U.S. News


Kavanaugh Said He'd Overturn Ruling Upholding Independent Counsel

His statement on the issue was made in 2016.
Posted at 9:07 AM, Jul 19, 2018

President Donald Trump's Supreme Court nominee said he'd like to "put the final nail" in a Supreme Court ruling upholding the constitutionality of an independent counsel.

Judge Brett Kavanaugh made that statement while speaking to a conservative group in 2016.  The ruling he's referring to is from 1988, but the actual law in question expired in 1999. It has since been replaced by a Department of Justice rule about special counsels like Robert Mueller.

It's not clear if his statement means that Kavanaugh considers Mueller's investigation unconstitutional, but it's already raising a few eyebrows on the left. Senate Minority Leader Chuck Schumer called the statement "deeply, deeply troubling" and has called for Kavanaugh to recuse himself from the Mueller investigation.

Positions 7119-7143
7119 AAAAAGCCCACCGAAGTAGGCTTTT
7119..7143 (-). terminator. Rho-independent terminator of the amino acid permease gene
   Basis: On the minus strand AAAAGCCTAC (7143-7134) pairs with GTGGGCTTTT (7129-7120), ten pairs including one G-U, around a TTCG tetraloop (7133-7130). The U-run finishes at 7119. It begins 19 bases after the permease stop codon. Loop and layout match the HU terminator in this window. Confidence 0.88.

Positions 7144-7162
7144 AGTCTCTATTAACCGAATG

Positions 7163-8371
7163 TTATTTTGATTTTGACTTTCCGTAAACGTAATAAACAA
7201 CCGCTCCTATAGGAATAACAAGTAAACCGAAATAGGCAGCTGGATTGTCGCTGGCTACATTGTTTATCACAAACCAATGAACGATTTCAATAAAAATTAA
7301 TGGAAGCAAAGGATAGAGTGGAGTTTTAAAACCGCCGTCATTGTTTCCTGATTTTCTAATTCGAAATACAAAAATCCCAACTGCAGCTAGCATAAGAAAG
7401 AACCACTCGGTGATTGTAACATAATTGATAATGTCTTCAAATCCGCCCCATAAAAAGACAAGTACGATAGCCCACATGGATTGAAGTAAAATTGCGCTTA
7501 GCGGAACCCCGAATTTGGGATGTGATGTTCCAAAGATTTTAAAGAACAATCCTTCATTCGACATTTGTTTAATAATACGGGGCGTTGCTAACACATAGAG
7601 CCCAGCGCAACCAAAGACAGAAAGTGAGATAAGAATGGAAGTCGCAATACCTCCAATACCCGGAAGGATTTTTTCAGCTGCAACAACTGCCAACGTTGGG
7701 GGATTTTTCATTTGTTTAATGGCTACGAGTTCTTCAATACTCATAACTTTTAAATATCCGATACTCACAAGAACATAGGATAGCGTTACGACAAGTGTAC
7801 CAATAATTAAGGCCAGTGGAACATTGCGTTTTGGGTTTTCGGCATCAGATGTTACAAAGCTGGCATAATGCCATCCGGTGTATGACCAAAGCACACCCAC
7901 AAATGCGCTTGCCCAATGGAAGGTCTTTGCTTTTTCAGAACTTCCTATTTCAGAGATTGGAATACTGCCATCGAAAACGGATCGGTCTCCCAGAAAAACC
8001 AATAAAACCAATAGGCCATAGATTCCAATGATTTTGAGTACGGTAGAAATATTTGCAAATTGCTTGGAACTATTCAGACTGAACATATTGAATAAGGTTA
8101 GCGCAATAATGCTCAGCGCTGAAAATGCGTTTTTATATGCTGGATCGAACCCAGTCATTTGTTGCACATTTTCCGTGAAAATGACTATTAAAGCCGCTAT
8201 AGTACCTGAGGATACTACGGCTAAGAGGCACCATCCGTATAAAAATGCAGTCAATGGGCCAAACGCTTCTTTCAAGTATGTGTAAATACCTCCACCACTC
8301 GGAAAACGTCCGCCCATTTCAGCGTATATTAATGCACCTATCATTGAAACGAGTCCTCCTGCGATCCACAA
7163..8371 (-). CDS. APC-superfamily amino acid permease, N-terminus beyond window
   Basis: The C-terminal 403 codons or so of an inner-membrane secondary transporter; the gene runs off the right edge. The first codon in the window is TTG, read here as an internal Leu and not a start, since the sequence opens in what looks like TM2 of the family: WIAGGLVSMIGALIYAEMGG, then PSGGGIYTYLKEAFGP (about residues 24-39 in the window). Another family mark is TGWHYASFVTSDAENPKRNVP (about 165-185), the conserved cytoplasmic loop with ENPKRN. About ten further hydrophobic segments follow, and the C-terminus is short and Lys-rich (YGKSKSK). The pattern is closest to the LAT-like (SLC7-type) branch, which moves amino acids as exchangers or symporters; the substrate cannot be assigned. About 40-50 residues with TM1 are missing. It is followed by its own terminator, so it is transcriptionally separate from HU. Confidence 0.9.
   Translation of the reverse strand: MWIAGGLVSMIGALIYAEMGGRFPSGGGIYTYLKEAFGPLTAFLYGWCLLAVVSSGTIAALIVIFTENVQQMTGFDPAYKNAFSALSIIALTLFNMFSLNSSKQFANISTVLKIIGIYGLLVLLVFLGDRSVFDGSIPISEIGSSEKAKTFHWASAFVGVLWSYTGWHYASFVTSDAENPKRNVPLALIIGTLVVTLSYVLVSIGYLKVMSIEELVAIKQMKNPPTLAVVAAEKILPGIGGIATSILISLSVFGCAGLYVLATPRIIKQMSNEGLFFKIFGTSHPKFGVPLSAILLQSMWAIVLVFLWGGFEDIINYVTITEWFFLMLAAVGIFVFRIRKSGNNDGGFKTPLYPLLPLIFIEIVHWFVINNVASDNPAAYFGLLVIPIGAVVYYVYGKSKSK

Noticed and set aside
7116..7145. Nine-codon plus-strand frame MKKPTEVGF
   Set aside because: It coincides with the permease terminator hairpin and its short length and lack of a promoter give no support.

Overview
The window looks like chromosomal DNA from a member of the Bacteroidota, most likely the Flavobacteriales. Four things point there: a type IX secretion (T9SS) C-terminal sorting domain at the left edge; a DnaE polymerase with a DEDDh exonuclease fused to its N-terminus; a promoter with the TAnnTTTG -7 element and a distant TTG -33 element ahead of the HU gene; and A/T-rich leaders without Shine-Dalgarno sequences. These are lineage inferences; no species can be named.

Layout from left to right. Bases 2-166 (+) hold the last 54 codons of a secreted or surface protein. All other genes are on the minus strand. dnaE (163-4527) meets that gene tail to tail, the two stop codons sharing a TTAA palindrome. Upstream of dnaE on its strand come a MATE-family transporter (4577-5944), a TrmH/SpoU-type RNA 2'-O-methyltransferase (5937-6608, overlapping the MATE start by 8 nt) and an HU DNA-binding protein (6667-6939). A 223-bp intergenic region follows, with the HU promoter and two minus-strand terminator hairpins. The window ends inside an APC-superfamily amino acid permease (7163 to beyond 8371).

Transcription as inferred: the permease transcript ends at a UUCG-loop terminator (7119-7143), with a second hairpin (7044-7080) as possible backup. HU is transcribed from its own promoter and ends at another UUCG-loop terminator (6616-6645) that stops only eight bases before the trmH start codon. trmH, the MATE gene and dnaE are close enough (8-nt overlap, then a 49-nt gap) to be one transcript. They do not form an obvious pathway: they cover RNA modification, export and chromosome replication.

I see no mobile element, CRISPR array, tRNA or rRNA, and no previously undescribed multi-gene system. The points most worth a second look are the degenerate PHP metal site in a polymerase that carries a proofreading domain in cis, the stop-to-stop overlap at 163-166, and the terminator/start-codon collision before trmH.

But one law expert told Newsweek there's a big difference between independent counsel that Kavanaugh was talking about and special counsels like Mueller. According to the outlet, independent counsel was given much more freedom, with little rules or oversight. The special counsel, however, is regulated, and people within the Justice Department keep tabs on the investigations.

Kavanaugh has previously expressed a dislike for the 1988 ruling and has been skeptical about whether a sitting president can be indicted.

Additional reporting by Newsy affiliate CNN.